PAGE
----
The real problem with Stephen Strasburg’s pitching arm is that it’s attached to his neck…

I must apologize to those who care about baseball-related ethics matters. I have been so immersed in the problems dogging my sad and dispirited Boston Red Sox that I have neglected the more glaring ethics issue looming over my current home town team, the Washington Nationals, currently on top of the National League East and almost certainly bound for their first post-season appearance. They face that prospect, however, with a problem: before the season began, management pledged that Stephen Strasburg, the team’s young fire-balling ace who seems destined for a Hall of Fame career, will be shut down for good once he hits 180 innings or less. Strasburg has already had serious arm surgery once, and conventional baseball wisdom now holds that throwing too many pitches before a pitcher has matured risks his arm, his effectiveness and his career. What this means now, however, that was hardly conceivable when the pledge was made, is that the Nationals could be battling the best teams in baseball in pursuit of a World Series title with their best pitcher completely healthy but in mothballs.

I had only given this matter perfunctory focus, concluding as a fan that it was a screwball plan that would never be executed, and not thinking much about the ethics of the controversy—and as you might imagine, it’s a big controversy in the Washington area sports pages. It took respected baseball writer John Feinstein to shock me out of my apathy with his sensible and well-reasoned column on the issue today, that ended thusly:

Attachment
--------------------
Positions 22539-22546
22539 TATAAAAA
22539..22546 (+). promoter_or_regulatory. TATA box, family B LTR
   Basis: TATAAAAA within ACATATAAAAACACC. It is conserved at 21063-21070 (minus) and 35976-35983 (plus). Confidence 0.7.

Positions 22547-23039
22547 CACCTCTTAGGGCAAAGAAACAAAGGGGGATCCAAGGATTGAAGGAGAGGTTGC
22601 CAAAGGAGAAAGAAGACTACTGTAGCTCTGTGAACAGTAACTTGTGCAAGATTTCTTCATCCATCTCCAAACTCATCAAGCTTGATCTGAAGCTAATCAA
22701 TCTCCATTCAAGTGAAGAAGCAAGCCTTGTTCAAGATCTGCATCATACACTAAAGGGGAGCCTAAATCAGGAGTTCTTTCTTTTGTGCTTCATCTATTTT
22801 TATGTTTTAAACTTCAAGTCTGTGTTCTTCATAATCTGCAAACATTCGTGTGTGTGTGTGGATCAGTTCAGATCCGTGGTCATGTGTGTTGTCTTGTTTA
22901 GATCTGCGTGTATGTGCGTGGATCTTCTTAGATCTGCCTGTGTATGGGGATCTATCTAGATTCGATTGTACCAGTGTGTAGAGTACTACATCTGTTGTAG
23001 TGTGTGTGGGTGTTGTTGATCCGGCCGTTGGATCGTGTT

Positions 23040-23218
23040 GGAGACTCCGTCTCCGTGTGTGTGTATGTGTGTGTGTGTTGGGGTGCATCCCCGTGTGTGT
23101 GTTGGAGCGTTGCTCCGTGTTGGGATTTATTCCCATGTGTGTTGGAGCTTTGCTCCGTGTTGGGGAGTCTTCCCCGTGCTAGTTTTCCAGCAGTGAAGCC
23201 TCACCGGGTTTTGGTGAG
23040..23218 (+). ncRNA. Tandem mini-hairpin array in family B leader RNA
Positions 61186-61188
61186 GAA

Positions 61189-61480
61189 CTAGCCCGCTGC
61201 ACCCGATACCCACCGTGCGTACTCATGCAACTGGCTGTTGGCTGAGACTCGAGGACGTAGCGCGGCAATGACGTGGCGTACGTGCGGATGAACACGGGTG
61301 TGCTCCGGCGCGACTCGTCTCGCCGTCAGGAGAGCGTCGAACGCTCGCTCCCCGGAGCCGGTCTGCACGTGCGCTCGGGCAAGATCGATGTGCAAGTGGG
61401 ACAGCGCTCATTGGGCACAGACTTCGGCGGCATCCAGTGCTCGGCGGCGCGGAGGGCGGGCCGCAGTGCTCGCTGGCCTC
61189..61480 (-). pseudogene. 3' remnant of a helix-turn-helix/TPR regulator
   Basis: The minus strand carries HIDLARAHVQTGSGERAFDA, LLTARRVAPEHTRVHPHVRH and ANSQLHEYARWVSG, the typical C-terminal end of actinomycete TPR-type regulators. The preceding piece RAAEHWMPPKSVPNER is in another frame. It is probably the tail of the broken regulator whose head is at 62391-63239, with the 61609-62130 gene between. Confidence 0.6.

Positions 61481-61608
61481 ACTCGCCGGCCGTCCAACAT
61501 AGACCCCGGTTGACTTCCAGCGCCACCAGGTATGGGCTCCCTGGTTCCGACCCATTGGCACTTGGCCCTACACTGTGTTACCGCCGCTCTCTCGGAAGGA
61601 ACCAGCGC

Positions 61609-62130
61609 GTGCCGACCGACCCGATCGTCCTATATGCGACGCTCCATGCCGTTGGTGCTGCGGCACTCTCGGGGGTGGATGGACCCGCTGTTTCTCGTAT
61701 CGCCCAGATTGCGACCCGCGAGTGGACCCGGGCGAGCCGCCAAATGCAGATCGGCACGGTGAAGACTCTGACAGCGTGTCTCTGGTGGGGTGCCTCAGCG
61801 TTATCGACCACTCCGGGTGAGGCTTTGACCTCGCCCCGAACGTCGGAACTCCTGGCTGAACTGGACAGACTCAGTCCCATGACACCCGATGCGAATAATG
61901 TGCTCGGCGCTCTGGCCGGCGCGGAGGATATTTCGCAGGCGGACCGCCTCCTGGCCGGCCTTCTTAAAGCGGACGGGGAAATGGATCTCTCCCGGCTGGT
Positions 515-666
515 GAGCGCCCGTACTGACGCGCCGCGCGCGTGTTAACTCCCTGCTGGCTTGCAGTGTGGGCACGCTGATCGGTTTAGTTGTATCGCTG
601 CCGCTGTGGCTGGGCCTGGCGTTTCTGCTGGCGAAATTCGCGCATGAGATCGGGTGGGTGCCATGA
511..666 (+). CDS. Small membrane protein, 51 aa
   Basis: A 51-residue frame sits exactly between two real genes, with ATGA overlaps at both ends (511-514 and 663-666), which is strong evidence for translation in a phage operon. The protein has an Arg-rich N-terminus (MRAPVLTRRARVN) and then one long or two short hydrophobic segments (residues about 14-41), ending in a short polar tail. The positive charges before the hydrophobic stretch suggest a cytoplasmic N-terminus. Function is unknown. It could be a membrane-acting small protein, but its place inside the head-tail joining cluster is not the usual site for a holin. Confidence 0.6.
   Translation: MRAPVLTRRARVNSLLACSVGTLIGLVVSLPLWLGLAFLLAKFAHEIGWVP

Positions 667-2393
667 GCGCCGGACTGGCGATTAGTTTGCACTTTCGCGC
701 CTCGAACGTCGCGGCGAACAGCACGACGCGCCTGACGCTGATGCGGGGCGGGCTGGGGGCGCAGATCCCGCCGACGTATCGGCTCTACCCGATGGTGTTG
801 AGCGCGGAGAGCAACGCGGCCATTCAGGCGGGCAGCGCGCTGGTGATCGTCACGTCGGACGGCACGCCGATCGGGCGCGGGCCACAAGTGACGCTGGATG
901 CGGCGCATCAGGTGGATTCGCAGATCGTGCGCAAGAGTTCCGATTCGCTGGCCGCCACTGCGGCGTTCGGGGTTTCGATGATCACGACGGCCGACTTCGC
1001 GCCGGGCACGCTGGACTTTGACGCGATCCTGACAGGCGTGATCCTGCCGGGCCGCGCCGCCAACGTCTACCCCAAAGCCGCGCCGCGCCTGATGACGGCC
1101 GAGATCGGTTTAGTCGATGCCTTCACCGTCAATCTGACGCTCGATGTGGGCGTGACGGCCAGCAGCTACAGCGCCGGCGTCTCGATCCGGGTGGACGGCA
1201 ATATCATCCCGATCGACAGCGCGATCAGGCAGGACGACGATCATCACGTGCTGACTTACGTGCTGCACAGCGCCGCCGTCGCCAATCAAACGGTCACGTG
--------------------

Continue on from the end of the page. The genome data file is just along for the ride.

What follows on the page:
“Pitching a healthy Strasburg in October is not a betrayal, it’s simply recognizing that circumstances have changed. Not pitching him is a betrayal: to the pitcher, to the team, to the fans and to the city.” Continue reading

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Baseball’s Free Agent Follies: Dumb Clients, Conflicted Agent

Baseball’s super-agent Scott Boras has his annual off-season conflict of interest problem, and as usual, neither Major League Baseball, nor the Players’ Union, nor the legal profession, not his trusting but foolish clients seem to care. Nevertheless, he is operating under circumstances that make it impossible for him to be fair to his clients.

This year, Boras has three aging outfielders in his stable, all with some Hall of Fame credentials, all with fading skills, and all without jobs. Their names are Manny Ramirez, Johnny Damon and Andruw Jones. Thanks to a glut of unsigned hitters still on the market, the price for each of these three—once, when they were young, in the 8-figures a year range—is falling fast. According to an analysis by ESPN, only six, and possibly as few as three, possible teams are still looking to fill slots on their rosters suitable for Ramirez, Damon, and Jones, and none of them will sign more than one, if any. Continue reading